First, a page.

Pretty much everything can be sorted out, but there are a few bits that are very hard to find such as door frames and some instruments, early cars interior fittings, so again, having original specification is important.

The bottom line though is provenance. If the car has no history, no photos of the restoration, no invoices, then no matter how cheap it is, walk away.

It?s a buyers market now, and you should be able to pick and choose over the coming months and find a superb car for your budget.

Mark Kempson

Re: Elan buying advice

PostPosted: Tue Feb 05, 2019 9:42 am
by Rob P
Hi and good luck with the search.
I bought an Elan S4 coupe some three years ago and haven't regretted it one bit. Mine is a Stromberg model and the performance is fine for what I need it for which is to take it to the odd show and a few decent drives through the British countryside making use of the superb handling that these little sports cars have. We have ventured as far as Jim Clark Museum from Preston so it's good for decent distances if maintained correctly.
?30k is enough to buy a pretty sound example in my opinion, nor concours but a decent looking and good running example. As people say try a few before you buy.
Paintwork is a subjective matter with these cars, they can suffer with microblistering, (mine does) but then I'm wanting more to drive the car not show it, so whilst the purists would tut and roll their eyes, I'm happy my car looks decent from 5 yards and excellent from 10 yards :lol:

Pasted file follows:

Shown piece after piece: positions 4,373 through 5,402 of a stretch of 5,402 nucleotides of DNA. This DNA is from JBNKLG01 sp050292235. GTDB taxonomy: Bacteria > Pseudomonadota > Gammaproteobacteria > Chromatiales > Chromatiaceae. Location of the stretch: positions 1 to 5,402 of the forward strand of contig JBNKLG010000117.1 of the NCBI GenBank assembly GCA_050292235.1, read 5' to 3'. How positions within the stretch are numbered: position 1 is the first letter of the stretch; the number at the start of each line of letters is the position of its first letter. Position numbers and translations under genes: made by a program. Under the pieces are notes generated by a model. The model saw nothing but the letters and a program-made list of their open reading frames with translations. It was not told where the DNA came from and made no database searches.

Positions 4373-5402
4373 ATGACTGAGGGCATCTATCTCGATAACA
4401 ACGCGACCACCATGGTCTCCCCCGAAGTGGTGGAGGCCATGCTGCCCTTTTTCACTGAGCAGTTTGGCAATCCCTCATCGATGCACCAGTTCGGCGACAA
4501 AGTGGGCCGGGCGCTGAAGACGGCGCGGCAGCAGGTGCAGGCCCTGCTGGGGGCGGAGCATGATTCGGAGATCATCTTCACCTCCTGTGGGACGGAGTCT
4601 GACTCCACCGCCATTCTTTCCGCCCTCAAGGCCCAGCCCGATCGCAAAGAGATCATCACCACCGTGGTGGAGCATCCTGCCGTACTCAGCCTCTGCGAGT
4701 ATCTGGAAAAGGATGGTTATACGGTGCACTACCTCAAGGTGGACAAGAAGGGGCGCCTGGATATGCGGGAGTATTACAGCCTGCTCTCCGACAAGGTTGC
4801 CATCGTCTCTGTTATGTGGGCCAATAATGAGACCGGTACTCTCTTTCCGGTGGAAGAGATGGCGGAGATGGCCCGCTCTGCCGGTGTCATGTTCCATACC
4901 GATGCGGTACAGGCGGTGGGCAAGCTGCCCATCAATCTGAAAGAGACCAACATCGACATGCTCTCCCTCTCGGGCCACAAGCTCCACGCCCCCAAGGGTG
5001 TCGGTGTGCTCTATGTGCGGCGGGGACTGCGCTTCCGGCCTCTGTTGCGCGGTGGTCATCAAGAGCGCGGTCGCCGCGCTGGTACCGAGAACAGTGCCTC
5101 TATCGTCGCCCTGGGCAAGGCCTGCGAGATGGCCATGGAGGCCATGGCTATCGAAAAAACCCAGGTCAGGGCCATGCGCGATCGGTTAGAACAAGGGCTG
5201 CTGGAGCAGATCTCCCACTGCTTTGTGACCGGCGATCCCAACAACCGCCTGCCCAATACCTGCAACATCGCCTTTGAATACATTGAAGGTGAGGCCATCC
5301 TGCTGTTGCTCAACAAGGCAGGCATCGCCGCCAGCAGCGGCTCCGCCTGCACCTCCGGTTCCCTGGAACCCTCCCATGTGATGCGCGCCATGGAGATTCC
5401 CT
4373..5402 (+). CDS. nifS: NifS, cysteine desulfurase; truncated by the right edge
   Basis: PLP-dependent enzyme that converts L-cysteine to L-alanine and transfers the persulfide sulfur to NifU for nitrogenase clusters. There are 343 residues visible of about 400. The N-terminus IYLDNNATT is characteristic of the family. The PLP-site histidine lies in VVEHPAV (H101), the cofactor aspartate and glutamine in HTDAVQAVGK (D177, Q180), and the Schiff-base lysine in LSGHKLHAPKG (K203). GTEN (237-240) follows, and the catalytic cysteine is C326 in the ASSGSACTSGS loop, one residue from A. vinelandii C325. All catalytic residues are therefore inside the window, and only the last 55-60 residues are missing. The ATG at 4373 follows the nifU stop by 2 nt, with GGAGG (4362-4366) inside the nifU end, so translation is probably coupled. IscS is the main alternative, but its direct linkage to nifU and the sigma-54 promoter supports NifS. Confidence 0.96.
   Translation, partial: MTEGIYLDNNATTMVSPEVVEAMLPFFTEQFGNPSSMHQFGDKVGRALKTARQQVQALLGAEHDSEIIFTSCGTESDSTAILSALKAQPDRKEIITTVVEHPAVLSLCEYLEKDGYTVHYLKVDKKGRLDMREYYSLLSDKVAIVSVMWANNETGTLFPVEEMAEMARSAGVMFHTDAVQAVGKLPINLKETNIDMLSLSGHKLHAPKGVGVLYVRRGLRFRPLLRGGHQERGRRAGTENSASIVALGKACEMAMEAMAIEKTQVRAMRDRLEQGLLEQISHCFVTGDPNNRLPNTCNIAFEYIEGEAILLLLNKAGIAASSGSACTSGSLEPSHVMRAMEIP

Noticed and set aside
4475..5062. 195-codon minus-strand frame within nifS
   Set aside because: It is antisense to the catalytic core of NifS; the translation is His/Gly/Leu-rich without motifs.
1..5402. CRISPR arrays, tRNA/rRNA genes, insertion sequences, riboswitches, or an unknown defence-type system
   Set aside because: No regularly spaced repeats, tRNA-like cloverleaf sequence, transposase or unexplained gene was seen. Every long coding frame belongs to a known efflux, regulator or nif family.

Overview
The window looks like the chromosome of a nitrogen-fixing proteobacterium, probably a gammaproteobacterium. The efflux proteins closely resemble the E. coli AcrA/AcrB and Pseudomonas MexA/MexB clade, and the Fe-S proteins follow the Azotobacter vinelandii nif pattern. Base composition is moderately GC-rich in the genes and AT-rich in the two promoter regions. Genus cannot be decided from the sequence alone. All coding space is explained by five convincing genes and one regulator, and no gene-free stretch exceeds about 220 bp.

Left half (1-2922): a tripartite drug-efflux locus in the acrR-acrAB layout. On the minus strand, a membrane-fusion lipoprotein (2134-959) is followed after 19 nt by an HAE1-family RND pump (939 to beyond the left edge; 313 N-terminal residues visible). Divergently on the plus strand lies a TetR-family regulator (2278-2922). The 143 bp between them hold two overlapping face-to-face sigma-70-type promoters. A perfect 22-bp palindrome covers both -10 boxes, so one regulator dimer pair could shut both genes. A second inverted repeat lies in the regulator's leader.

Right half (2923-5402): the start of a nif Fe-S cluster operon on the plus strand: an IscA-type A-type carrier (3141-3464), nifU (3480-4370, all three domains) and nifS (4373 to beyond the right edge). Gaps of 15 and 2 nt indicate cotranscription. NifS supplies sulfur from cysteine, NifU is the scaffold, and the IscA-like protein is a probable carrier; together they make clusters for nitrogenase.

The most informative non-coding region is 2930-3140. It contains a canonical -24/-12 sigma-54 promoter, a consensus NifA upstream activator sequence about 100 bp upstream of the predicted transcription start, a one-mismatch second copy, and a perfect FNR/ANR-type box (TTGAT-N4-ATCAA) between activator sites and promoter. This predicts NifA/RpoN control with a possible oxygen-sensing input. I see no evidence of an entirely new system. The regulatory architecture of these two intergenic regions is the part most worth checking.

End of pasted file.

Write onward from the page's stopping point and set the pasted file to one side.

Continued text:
Wiring is a challenge on these cars as noted previously, but if you are familiar with old cars and comfortable working on them then I think that is half the pleasure of the car. Buy something that is decent to start with and keep the car on the road and make upgrades as you go, from history I believe there is nothing worse than buying a car then starting a major restoration and missing out on the driving aspect of Elan ownership.
If you are not a club member then I would suggest finding out where your local Lotus owners gather, go meet with them and pick their brains, looks at their cars and you never know one or two might let you have a drive so you get the full experience, even riding in the passenger seat will help you understand what to look and listen out for.
Spares are plentiful in the main although again there are some parts classed as unobtainium, however, that should only affect you if you are looking for a show car, in my experiences to date I've found there are always parts available and alternatives to be had if you are not overly fussy about originality.
Last, and probably most importantly, read as much info as you can from books and here in the forum, the car owners on here are a fantastic group of people with a vast amount of knowledge and expertise which, importantly, they are willing to share.
Have fun seeking out your dream car and once purchased enjoy the living daylights out of it :D

Re: Elan buying advice

PostPosted: Tue Feb 05, 2019 12:49 pm
by Certified Lotus